We all have been called to the discipleship of Christ, and we all have responded to one degree or another. We can look at the task of developing a Christ-like attitude as a project, and we can approach that project either with the “just fit it in” strategy, or we can do as my friend suggested: assess, decide, commit fully, and stay the course.

An attitude is a position, a manner, or a posture expressive of an emotion or state of being; therefore, a Christ-like attitude is a position, manner, or posture expressive of Christ-like emotion or state of being. Having a Christ-like attitude means we see as he sees, we feel as he feels, and we choose to behave as he chooses to behave. Developing such an attitude is a life-long endeavor of consecration, and we cannot assume we will just fit it in somehow. However, we know that it is a worthy project, one rich in rewards both in the process and in the result.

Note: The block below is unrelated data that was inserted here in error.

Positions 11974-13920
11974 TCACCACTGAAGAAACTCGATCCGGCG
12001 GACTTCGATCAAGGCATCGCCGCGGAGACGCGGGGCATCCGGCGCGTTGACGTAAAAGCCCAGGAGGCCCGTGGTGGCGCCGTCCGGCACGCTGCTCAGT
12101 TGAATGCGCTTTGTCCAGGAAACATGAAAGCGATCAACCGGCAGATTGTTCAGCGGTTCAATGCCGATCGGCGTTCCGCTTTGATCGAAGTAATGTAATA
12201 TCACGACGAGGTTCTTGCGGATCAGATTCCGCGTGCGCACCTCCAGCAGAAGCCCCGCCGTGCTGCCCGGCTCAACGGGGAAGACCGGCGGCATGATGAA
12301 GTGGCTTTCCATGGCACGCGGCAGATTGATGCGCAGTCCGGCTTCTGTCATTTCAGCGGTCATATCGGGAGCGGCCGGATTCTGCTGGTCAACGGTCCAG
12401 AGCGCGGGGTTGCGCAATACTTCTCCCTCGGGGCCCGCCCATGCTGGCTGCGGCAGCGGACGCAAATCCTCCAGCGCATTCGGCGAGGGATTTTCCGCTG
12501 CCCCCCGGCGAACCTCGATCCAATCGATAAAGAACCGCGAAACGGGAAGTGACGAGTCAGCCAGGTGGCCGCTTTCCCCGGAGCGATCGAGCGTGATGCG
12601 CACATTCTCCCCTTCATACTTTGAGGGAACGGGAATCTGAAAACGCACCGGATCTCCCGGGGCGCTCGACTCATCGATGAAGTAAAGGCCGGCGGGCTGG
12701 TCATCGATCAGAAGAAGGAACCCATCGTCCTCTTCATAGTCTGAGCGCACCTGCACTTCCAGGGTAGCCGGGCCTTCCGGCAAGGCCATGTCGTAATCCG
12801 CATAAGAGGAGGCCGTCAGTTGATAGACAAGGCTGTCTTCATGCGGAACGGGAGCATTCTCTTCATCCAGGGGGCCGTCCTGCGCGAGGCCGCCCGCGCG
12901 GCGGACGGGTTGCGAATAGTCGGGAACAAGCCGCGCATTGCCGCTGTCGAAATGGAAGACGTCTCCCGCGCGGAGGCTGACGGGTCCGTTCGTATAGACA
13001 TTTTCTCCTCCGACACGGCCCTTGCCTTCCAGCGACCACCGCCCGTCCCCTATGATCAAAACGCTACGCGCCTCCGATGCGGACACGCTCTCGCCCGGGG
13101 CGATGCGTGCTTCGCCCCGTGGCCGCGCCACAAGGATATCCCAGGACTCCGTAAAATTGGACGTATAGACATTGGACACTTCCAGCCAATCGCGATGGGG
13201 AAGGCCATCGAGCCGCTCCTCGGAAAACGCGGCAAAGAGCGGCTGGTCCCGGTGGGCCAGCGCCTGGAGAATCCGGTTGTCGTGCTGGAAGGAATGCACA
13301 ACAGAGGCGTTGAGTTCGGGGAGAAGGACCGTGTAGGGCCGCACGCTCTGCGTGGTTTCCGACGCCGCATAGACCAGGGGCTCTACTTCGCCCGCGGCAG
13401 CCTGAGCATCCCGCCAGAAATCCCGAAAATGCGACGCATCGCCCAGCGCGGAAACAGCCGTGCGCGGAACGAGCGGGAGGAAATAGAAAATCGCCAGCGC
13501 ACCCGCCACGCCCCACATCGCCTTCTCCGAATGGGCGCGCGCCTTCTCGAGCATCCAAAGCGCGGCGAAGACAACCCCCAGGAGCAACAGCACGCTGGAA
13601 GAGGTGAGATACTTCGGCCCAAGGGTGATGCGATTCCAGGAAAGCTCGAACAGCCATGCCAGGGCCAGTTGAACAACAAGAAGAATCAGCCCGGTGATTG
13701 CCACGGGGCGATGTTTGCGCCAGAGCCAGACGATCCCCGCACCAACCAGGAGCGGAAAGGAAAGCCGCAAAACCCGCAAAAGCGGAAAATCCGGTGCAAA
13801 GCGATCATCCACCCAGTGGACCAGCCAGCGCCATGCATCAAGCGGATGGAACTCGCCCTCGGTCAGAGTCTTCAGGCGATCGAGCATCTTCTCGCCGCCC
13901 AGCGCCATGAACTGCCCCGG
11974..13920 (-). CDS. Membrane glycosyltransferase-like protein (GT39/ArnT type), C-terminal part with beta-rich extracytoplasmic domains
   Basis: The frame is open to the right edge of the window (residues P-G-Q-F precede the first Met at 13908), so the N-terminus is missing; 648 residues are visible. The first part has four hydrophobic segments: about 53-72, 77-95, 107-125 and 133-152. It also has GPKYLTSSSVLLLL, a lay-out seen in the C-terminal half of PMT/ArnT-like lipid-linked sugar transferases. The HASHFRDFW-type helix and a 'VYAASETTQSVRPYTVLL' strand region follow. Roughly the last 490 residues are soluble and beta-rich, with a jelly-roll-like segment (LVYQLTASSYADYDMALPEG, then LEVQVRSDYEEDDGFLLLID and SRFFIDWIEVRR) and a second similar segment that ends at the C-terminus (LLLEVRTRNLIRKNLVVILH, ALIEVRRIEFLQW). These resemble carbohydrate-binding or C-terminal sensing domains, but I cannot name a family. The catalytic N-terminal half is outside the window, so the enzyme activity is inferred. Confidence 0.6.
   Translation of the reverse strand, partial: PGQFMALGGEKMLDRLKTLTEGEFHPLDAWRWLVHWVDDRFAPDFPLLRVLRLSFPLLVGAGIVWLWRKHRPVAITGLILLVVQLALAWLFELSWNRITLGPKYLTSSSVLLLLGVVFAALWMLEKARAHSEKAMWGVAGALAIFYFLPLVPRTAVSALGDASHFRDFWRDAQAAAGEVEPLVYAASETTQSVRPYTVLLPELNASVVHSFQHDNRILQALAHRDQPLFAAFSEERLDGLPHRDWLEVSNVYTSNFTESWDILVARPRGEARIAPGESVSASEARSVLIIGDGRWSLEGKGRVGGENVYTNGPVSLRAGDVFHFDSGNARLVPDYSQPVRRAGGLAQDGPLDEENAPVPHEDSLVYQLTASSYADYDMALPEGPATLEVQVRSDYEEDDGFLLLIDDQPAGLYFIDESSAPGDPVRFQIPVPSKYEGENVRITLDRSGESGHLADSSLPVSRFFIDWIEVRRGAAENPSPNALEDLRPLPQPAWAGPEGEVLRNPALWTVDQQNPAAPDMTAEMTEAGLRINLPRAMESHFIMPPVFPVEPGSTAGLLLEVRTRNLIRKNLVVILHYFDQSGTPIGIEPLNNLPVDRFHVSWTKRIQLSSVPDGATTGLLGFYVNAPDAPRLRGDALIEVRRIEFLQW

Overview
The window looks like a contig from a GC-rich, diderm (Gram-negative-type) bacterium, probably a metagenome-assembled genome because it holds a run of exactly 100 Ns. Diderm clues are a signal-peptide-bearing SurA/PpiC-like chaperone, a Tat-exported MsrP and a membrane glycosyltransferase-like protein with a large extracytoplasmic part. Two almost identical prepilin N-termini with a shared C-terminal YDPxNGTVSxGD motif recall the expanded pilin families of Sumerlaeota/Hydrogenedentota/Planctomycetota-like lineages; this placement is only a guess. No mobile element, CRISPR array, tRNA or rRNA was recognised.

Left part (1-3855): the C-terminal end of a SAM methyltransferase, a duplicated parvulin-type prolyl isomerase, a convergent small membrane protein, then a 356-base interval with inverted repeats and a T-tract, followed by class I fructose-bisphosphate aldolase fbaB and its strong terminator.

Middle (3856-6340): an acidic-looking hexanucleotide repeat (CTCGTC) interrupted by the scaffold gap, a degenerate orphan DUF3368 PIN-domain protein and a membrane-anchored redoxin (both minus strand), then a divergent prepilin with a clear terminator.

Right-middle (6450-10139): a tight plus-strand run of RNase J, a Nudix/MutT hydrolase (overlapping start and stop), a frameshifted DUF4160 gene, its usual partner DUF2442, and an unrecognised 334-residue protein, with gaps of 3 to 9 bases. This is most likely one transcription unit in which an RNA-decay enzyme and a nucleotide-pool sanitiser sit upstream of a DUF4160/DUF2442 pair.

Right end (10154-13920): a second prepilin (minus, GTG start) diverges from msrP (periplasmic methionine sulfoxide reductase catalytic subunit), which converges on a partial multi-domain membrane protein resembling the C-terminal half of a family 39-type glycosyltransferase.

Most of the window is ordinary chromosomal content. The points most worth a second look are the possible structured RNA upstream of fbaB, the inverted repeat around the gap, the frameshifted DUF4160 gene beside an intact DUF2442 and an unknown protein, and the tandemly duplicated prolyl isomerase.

It is also a project that we cannot complete on our own. In fact, I believe the bulk of the work will not be ours but the Savior’s, and that a Christ-like attitude is largely a gift of grace. We, though, are granted the privilege of participating in its creation and development. Our part of the work consists of three actions: awakening, arising, and giving place.

The first two are often linked in scripture. Lehi tells his sons:

"Awake, my sons; put on the armor of righteousness. Shake off the chains with which ye are bound, and come forth out of obscurity, and arise from the dust." –2 Nephi 1:23

Moroni, Nephi, and Jesus himself all quote Isaiah’s exhortation:

"Awake, and arise from the dust, O Jerusalem; yea, and put on thy beautiful garments, O daughter of Zion." –Moroni 10:31